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Federal Court Reviews Interdiction of Habitual Drunkards in Virginia

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The Fourth U.S. Circuit Court of Appeals is reviewing a challenge to a criminal law in Virginia that targets habitual drunkards, reported the Richmond Times-Dispatch.

On a larger level, this law allows the Virginia courts to label a person as a habitual drunkard. Then the court can issue a ruling — referred to legally as an order of interdiction — that prohibits the habitual drunkard from buying, possessing, or consuming alcohol.

Once the courts label a person as a habitual drunkard, law enforcement can arrest that person for the purchase, possession, or consumption of alcohol. The penalties for this offense include jail and fines, which creates a slippery slope for low-income offenders.

The Legal Aid Justice Center challenged this interdiction law, claiming that there was a disparate impact on low-income and homeless people. After an initial defeat in court last year, the center appealed to the Fourth Circuit.

For an example of this law’s impact, consider the case of a 48-year-old Virginia man. Since his designation as a habitual drunkard in 2012, this man has been jailed at least 30 times for alcohol reasons. He has not committed a felony or violent crime. Yet for the past six years, this man has rarely spent 30 consecutive days outside of jail.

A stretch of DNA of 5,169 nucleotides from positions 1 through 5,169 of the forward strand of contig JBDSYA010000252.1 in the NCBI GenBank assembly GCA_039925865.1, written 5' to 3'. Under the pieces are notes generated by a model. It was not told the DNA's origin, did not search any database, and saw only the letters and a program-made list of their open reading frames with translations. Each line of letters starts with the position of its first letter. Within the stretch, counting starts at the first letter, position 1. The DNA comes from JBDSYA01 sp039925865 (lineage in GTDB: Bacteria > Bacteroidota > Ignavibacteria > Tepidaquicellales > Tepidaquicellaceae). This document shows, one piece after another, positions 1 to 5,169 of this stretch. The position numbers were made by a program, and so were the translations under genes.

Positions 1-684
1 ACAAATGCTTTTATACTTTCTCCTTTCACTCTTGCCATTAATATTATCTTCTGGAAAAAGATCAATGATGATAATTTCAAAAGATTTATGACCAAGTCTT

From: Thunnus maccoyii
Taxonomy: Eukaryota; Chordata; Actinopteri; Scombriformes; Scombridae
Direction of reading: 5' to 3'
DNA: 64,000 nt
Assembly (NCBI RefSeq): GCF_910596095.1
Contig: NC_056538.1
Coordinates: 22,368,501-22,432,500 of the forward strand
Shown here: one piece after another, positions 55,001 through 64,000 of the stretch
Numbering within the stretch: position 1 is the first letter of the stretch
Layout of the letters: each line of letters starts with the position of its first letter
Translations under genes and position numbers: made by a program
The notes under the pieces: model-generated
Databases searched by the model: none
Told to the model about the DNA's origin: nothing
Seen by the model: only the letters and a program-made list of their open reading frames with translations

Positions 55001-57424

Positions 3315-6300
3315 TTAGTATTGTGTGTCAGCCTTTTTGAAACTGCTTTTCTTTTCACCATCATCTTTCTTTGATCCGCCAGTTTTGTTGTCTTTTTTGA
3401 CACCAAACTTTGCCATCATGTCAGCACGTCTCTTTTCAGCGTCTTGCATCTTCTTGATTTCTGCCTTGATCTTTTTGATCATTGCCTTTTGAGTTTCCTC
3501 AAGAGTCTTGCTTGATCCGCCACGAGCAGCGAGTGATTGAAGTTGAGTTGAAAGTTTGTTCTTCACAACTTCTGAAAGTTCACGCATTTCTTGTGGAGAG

In light of this news development, it seems like an ideal time to review Virginia laws and penalties concerning the interdiction of habitual drunkards.

How Does Virginia Address the Interdiction of Habitual Drunkards?

As detailed in Code of Virginia § 4.1-333, the state courts have the power to prohibit the sale of alcoholic beverages to habitual drunkards. Virginia law does not define who qualifies as a habitual drunkard. But the courts must conduct a hearing with proper notice before declaring anyone a habitual drunkard.

After entering an order of interdiction, the court must file the order with the Virginia Alcoholic Beverage Control Board. And if the court amends, alters, or cancels the order, then a duplicate copy must be filed with the Board.

Are Orders of Interdiction Limited to Habitual Drunkards in Virginia?

In short, no, orders of interdiction are not limited to habitual drunkards in Virginia. Section 4.1-333 allows the courts to enter an order of interdiction against drunk drivers. As with habitual drunkards, the order prohibits the sale of alcohol to the drunk driver in question.

What are the Penalties for Violating an Order of Interdiction in Virginia?

As established in Code of Virginia § 4.1-349, any person who violates an interdiction order is guilty of a Class 1 misdemeanor. The maximum penalties for a Class 1 misdemeanor in Virginia are 12 months in county jail and $2,500 in fines.

Do You Need Legal Help?

If you are dealing with an order of interdiction or other criminal offense in Virginia, it is extremely advantageous to speak with a skilled criminal defense attorney. The attorneys at Simms Showers LLP, servicing Leesburg, Winchester, Fairfax, and Manassas, have skill and experience in the field of criminal law, including orders of interdiction. If you need legal help with criminal defense, contact us today for a free initial consultation.

Resource:

richmond.com/ap/national/federal-appeals-court-weighing-challenge-to-virginia-law-that-allows/article_52a21b52-4eaa-570a-98b6-551f38fa08a2.html

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